Harold Mansfield
05-07-2018, 10:36 AM
So here's my take on cloud services and storage today. I stress the "today" part because my stance has evolved over the last 2 years.

No matter how much I learn about network and cyber security I will never have the knowledge that the hundreds/thousands of engineers and security experts have at Google, Microsoft, Cisco, and Amazon. Those 4 companies provide cloud services for Fortune 500 companies and governments. They have also never been hacked or had any catastrophic failures, data losses or security breaches. I can't do better than that on my own.

If I store all my files myself, and the only copies are on my computers and NAS devices, I alone am an easy target that can eventually be breached by any kid with a copy of Kali Linux if they were gunning for me specifically. But to get at my critical files they have to hack Microsoft, Amazon or Google.
Much tougher. Especially with 2 factor authentication.

I've learned to let go and NOT store important files on my computer. Just the ones I need for quick access. It's just not safe because it's a single point of failure and the most vulnerable one at that. If something happens to that drive, or my home or business (fire, flood, robbery and so on)...all is lost. If I get hit with ransomware all is lost. If all my drives fail on the same day all is lost. If for some strange reason the feds raid my business and take all of my devices all is lost.

I've wasted a lot of hours recovering lost files when a drive failed. Thankfully because of backups I was able to recover from the 2nd and 3rd failures. But I never want to do that again. Sure as rain is wet, a drive will fail. It may be next week or 10 years from now, but they will all eventually fail. I also hate Microsoft's back up and recovery process. System images, recovery disks..it's ridiculous.

Without going into too much detail about how I have everything set up, I basically employ a 3-2-1 backup plan (https://haroldmansfield.com/what-is-a-3-2-1-backup-and-how-do-i-set-it-up/) with a few twists. So if my main drive fails big deal. I install a new one, fresh copy of Windows (or any Linux OS) and I'm up and running. If my office burns down, buy a new computer, plug it in somewhere and I'm back at work.

I used to think of my computers as my office in a box where my entire business and all of it's files resides. That without it I'd be dead in the water. But that's not true anymore. Now I think of it as a tool. A graphical interface. Most of the things I do or access are outside of the computer. or can be.

"Out there. That-a-way"- Capt Kirk, Star Trek, The Motion Picture.

The cloud is just someone elses computers, however that someone else is an expert. I know it's difficult to trust "it" and by no means am I saying that should be your only backup/storage but it should be one of them. A plan B if you will.

You already trust cloud computing and data storage with your money. Your bank (or investment firm) doesn't keep everyone's cash in a safe, nor do they keep your account information in file cabinets behind the counter. It's all digital now and we've been trusting our it with our money, 401k's, investments and health records for years.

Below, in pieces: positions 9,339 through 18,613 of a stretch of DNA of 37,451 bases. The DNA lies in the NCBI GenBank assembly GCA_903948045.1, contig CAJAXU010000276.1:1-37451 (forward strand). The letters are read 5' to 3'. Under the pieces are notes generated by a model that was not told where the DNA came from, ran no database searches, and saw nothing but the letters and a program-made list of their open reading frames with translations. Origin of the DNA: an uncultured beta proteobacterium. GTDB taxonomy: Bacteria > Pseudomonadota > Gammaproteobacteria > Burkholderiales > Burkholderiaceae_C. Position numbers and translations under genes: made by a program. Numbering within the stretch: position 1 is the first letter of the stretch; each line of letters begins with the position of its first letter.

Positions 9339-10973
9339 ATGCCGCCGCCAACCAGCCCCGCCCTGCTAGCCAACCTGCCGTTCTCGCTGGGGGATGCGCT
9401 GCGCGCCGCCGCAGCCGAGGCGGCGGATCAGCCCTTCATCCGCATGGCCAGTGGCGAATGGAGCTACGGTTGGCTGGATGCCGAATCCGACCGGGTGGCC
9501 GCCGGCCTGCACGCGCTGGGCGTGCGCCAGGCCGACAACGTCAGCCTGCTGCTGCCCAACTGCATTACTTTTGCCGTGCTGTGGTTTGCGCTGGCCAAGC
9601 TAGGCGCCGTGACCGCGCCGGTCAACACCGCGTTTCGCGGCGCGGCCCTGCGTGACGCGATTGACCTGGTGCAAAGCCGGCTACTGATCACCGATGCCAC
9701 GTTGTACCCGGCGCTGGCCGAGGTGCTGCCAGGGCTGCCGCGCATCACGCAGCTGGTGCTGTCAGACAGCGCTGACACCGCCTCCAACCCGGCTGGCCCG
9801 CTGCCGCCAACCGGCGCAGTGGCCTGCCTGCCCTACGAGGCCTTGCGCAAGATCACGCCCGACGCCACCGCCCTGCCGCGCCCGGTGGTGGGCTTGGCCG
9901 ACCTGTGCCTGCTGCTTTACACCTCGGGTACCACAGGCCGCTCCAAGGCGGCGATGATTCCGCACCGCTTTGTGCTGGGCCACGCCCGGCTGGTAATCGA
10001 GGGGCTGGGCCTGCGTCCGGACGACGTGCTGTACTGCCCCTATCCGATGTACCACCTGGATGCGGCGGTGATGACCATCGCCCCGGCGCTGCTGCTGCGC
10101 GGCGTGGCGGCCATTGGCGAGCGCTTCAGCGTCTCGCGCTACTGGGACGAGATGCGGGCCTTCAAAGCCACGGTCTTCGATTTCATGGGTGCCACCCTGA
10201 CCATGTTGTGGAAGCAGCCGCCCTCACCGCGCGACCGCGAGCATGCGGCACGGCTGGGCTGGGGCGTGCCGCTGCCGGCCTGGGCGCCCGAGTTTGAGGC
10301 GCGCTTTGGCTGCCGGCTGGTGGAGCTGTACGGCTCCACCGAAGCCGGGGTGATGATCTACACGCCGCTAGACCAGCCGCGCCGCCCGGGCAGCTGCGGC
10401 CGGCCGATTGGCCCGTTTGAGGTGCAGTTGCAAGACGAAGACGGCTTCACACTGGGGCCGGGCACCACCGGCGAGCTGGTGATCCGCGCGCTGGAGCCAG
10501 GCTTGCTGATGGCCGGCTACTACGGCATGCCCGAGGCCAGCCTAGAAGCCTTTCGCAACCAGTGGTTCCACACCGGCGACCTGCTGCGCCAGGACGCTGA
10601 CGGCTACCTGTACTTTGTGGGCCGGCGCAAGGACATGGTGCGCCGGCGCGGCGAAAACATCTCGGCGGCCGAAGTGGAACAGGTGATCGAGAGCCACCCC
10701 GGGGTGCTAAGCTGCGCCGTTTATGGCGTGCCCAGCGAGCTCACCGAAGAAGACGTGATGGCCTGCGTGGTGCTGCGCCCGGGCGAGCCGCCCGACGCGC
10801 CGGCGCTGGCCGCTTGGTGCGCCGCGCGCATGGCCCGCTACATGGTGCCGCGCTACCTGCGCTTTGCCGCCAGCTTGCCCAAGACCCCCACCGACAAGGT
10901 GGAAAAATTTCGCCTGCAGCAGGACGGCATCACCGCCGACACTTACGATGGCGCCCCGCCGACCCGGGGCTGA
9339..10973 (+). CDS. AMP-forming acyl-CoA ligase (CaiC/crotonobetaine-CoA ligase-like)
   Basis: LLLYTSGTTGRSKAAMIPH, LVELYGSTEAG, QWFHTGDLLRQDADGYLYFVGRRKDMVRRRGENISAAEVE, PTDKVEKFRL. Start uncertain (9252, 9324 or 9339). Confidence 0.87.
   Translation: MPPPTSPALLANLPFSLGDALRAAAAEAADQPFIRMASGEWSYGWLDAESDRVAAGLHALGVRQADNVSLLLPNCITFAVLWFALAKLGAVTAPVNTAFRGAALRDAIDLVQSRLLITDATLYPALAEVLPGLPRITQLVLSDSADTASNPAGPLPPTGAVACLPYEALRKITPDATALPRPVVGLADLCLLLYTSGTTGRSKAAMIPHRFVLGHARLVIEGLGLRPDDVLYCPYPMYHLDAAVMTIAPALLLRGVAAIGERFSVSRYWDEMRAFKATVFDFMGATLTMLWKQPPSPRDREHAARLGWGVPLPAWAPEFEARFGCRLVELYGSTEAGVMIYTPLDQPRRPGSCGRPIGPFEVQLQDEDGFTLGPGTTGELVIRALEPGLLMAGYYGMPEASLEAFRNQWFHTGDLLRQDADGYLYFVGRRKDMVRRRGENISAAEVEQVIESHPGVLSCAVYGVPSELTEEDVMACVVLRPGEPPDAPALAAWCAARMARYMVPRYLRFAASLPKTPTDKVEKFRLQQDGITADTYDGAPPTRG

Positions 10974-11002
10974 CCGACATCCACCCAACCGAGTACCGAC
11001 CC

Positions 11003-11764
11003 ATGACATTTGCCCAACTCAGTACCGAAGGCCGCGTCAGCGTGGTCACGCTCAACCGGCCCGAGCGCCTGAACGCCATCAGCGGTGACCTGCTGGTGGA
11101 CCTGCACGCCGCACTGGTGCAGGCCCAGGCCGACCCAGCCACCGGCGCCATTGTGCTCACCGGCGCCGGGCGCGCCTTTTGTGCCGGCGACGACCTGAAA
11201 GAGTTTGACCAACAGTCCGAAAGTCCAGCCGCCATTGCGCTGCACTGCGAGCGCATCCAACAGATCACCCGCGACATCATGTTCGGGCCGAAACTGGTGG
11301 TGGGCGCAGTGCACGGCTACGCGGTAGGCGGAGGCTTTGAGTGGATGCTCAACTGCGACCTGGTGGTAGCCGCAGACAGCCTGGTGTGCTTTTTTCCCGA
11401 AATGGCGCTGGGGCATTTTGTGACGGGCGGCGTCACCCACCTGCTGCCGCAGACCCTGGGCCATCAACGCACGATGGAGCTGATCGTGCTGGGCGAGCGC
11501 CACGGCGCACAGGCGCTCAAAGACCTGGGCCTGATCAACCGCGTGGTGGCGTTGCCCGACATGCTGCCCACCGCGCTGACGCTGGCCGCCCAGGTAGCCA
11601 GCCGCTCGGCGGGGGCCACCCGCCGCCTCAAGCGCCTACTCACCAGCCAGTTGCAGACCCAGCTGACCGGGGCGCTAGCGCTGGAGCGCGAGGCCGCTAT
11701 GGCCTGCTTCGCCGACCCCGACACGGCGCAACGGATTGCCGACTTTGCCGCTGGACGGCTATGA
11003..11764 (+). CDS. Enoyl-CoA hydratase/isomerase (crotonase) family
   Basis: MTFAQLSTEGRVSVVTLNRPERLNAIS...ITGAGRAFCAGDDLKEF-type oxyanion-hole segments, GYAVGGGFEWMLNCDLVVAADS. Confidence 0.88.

Heck, our entire identity..credit, drivers license, property records ( that may still be on paper), SS#....all digital. And who do you think provides the cloud services to store and secure that info? Microsoft, Cisco, Google, Amazon, and Apple. The same people who offer it to you.

If one day you can't access your cloud account because the entire internet is down for any significant time, we're all going to have far bigger problems to worry about. If that does happen, grab some cash, food, some personal protection, and get out of the city.

JMO of course.

05-07-2018, 10:39 AM
Thanks for that insight, Harold!

05-07-2018, 05:07 PM
At Evolving Digital (Digital Marketing Firm) we use iWork (Apple) for all our internal needs. However, we have to use MS Office on a few client projects. For example, one of our clients needs all analytics graphs and charts generated in MS Excel.

Personally, I think Apple's 'Pages' and 'Keynote' are great for creating visually appealing documents and presentations. On the other hand, MS Excel is still the king of spreadsheet, and for a very good reason. I don't think Google or Apple are even close (features and flexibility).

05-14-2018, 07:54 AM
I use G Suite for work! G Suite essentially allows the employees to have their own Gmail accounts with email addresses with the business domain name. By using Google Drive, we can store, access, and share the files in one secure place. We can have easy access to them from any device. G Suite Basic plans come with 30GB of storage for every employee. :-)

05-18-2018, 10:47 AM
"It was just one of those things you had to have because everyone else you did business with had it and you needed to be able to send and access files back and forth on a common platform."

Imagine using Mac for business back then. We paddled upstream way too long. We had to send many files to our computer guy to open.

We use QB via Rightnetworks. Whenever I find some time I will attempt to get away from QB. It is great, but it lacks many basic functions. I get upset paying what I do for it when these functions are not there, I keep addressing them in Feedback. I use Pages sometimes and the photo editor that is in the Mail a lot.